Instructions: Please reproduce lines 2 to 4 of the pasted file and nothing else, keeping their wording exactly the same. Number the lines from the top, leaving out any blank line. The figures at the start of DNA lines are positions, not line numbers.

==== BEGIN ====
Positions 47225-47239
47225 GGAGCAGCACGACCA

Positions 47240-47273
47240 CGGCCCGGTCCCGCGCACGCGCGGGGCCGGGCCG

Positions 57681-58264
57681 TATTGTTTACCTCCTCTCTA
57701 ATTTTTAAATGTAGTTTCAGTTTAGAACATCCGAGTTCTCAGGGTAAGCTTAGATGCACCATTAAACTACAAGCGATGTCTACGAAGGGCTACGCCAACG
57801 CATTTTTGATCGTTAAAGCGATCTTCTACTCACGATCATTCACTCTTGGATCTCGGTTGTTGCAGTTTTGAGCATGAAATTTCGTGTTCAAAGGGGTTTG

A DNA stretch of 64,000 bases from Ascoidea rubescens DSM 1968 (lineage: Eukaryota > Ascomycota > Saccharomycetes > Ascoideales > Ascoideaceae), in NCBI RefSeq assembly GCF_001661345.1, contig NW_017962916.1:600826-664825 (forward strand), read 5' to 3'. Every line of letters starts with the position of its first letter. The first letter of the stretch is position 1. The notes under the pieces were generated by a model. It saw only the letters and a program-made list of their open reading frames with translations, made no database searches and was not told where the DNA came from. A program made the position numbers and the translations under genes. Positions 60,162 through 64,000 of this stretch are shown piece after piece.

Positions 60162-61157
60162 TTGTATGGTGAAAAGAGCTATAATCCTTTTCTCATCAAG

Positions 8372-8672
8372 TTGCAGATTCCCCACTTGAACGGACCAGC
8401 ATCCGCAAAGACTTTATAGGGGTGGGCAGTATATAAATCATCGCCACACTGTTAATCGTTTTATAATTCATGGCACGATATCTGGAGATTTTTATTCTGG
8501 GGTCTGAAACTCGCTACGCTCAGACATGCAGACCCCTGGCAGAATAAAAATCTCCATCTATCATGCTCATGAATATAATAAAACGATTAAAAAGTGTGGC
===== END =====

47225 GGAGCAGCACGACCA

Positions 47240-47273
47240 CGGCCCGGTCCCGCGCACGCGCGGGGCCGGGCCG